If you are brand new to bridge, you may find that it is one of the more complicated card games you have come across. However, it is that very depth and complexity that gives bridge its enduring appeal. Many people who start playing bridge go on to enjoy the game for many years, both socially and in competitions. A look at the bridge books available at the bookstore or a quick online search will reveal how rich the game is and why players study and read about the game for years.
We are pleased that you are ready to take on the challenge. Currently, we do not offer lessons for people who are completely new to bridge. However, we can direct you to some useful resources for new players.
We suggest starting with the learning resources of the ACBL, available here (opens a new window).
In particular, try the "Learn to Play Bridge" instructional software available for download at that site. The program is free and is suitable for beginners with no bridge experience. You can make as many mistakes as you like and it will be just between you and your computer!
Of course, you might not enjoy using computer software for this. And once you complete the software lessons, you'll want to move on anyway. Our suggestion for the next step will be to explore in-person lessons. Several of the bridge clubs in Toronto offer lessons for beginners and developing players. Most of the clubs are businesses and there may be a fee for lessons. You can see a list of clubs in the area here (opens a new window).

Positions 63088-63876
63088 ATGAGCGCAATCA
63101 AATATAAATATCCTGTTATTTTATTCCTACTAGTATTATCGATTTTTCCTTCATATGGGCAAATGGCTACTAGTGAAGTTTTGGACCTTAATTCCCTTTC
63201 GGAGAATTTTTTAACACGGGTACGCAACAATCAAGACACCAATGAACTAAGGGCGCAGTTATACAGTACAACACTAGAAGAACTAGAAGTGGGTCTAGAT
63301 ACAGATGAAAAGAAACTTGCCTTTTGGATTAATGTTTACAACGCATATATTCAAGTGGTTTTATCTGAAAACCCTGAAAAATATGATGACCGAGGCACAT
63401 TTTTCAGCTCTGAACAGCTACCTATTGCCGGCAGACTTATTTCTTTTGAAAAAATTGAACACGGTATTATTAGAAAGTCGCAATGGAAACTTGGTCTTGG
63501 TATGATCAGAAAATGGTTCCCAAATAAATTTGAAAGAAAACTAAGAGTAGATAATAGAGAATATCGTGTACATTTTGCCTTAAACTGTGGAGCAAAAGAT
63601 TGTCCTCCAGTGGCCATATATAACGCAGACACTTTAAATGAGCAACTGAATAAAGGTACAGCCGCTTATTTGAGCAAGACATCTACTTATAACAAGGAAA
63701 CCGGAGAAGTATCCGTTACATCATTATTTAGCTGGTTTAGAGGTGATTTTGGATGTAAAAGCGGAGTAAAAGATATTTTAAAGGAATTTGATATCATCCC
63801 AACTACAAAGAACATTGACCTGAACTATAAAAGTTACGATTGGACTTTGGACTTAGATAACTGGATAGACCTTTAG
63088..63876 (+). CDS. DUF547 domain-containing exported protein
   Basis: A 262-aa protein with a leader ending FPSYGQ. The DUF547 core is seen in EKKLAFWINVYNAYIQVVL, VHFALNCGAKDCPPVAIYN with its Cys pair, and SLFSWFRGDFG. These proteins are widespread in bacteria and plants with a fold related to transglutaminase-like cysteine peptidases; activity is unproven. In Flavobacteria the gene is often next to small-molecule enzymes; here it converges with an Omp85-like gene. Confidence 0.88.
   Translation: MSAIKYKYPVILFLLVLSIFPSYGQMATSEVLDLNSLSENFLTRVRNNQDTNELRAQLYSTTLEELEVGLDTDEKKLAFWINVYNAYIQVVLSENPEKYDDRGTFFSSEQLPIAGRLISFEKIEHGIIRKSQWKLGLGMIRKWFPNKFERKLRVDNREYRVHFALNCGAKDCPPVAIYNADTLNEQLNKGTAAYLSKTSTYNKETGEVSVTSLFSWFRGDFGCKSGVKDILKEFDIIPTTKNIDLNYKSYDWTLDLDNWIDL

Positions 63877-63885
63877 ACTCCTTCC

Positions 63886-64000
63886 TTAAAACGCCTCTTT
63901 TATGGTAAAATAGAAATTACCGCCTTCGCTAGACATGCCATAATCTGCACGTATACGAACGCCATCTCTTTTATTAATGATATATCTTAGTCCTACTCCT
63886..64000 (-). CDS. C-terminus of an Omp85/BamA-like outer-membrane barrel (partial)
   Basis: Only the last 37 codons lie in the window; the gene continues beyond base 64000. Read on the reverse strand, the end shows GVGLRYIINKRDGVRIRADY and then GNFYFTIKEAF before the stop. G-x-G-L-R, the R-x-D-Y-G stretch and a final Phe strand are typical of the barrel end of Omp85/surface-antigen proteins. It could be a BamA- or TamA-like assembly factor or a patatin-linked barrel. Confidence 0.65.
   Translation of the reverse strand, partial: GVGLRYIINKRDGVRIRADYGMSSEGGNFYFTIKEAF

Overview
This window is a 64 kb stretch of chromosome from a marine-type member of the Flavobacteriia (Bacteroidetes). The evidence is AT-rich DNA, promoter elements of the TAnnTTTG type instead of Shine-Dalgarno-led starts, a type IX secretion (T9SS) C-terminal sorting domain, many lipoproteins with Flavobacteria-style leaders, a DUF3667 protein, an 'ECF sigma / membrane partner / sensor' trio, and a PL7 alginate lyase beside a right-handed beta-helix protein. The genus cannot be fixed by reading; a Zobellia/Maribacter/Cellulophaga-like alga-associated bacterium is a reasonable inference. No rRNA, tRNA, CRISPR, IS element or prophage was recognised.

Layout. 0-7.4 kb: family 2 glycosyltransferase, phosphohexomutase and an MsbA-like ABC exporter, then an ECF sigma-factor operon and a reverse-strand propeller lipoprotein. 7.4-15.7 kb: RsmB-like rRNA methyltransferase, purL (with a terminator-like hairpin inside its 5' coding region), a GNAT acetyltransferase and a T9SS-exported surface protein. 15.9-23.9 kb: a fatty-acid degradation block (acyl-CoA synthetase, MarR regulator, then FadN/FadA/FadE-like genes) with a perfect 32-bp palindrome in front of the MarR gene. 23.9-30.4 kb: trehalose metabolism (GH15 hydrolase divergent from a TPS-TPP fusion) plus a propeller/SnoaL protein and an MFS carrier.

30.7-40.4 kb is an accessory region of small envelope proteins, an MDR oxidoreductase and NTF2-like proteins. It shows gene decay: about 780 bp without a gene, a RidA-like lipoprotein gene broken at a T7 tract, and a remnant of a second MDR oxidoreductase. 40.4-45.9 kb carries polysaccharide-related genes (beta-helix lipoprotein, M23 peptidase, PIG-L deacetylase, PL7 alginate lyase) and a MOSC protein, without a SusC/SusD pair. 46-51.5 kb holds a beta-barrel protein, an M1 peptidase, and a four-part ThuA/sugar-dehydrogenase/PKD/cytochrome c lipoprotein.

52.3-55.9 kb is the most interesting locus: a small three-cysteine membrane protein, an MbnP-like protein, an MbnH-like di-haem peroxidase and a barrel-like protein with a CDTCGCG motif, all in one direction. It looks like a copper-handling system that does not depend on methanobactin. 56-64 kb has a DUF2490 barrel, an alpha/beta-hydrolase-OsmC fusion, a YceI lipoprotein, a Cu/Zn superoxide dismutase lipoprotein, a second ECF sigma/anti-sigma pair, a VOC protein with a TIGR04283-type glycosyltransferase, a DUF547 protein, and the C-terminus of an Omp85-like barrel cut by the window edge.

Thirdly, as we mentioned above, there is a wide range of bridge books available, and software as well, on all aspects of the game. Your local bookstore may have a selection of materials on hand. However, starting your search online is a good idea as it will lead you to specialty bridge book retailers who will offer a better selection. Furthermore, online book reviews will let other readers guide you as to whether a book is right for your level and reading preferences.
We hope these suggestions will get you started in bridge and that it leads to a long lasting activity that you enjoy for years to come.
You may have seen duplicate bridge at a club or tournament. No doubt you have wondered: Why do the cards keep getting passed around? Why don't you hear people bidding? And why don't people sit down and play... they keep moving around the room?
If you have played bridge only in social situations, you will find that duplicate bridge has differences in some of the rules, scoring, and even in the equipment and tools used at the table.
This is where we can help. Many casual bridge players have come to our club to take their first steps in duplicate bridge. For those who have already learned the basics of playing bridge, you are welcome to join our regular game. See details here.
We welcome players of all skill levels. However, if you have never seen or played duplicate bridge, consider making your very first visit to our game as an observer. We will be pleased to have you as our guest and explain things as we go. We have no doubt that you will be up to speed in no time.